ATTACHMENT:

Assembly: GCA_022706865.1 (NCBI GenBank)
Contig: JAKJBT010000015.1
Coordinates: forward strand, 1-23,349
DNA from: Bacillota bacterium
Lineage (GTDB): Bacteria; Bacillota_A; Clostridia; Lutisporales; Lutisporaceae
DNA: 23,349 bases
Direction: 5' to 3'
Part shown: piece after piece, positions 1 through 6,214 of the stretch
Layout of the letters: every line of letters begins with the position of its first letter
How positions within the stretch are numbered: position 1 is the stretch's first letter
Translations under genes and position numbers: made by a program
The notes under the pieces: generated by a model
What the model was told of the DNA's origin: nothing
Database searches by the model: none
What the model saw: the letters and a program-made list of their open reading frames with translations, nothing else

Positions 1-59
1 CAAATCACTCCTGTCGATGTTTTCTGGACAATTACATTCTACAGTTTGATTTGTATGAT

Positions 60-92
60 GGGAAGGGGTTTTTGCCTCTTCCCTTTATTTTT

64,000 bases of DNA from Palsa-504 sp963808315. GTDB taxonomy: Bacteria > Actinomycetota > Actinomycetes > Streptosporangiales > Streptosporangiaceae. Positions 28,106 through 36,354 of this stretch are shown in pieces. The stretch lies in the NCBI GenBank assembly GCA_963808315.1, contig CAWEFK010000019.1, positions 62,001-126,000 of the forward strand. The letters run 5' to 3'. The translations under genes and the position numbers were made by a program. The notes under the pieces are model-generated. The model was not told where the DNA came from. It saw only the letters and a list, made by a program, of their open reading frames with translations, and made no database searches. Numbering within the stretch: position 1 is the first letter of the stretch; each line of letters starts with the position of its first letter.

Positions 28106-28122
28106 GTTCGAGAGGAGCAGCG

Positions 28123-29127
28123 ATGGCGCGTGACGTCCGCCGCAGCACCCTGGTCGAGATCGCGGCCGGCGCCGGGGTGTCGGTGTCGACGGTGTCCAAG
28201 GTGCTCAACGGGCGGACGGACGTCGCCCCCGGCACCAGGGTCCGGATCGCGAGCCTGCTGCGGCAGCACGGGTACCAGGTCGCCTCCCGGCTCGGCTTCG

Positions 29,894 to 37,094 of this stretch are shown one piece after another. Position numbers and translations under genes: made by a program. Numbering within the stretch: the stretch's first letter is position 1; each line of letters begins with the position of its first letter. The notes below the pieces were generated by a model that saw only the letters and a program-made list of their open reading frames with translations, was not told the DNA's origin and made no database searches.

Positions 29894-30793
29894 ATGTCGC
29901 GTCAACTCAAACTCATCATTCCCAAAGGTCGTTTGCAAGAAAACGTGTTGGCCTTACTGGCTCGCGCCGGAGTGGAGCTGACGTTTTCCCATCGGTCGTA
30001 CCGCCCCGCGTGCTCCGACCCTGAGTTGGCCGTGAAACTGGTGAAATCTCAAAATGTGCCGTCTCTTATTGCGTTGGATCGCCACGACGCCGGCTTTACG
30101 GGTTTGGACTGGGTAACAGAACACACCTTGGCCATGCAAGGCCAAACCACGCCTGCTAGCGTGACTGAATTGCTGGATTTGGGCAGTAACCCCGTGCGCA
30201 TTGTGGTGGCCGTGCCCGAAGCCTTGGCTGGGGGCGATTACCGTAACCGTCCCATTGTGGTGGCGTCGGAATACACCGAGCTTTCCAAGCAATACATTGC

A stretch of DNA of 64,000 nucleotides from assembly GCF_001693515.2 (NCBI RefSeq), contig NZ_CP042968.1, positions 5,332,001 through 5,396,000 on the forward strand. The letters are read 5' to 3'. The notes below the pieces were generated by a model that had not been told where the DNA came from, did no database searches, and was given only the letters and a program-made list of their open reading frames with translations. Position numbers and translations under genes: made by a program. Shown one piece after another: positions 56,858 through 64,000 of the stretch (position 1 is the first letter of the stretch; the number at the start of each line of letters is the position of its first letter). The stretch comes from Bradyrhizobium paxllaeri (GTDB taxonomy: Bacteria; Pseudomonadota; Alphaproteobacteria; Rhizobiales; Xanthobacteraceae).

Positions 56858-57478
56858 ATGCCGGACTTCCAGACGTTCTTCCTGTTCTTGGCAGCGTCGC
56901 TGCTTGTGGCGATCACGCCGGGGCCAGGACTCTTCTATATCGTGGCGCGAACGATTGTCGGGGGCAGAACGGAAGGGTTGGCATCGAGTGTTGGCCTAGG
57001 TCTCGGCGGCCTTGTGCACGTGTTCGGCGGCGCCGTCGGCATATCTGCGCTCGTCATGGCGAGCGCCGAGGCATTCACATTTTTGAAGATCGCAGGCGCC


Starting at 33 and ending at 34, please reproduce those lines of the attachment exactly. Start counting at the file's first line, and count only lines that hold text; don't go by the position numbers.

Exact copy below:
A stretch of DNA of 64,000 nucleotides from assembly GCF_001693515.2 (NCBI RefSeq), contig NZ_CP042968.1, positions 5,332,001 through 5,396,000 on the forward strand. The letters are read 5' to 3'. The notes below the pieces were generated by a model that had not been told where the DNA came from, did no database searches, and was given only the letters and a program-made list of their open reading frames with translations. Position numbers and translations under genes: made by a program. Shown one piece after another: positions 56,858 through 64,000 of the stretch (position 1 is the first letter of the stretch; the number at the start of each line of letters is the position of its first letter). The stretch comes from Bradyrhizobium paxllaeri (GTDB taxonomy: Bacteria; Pseudomonadota; Alphaproteobacteria; Rhizobiales; Xanthobacteraceae).

Positions 56858-57478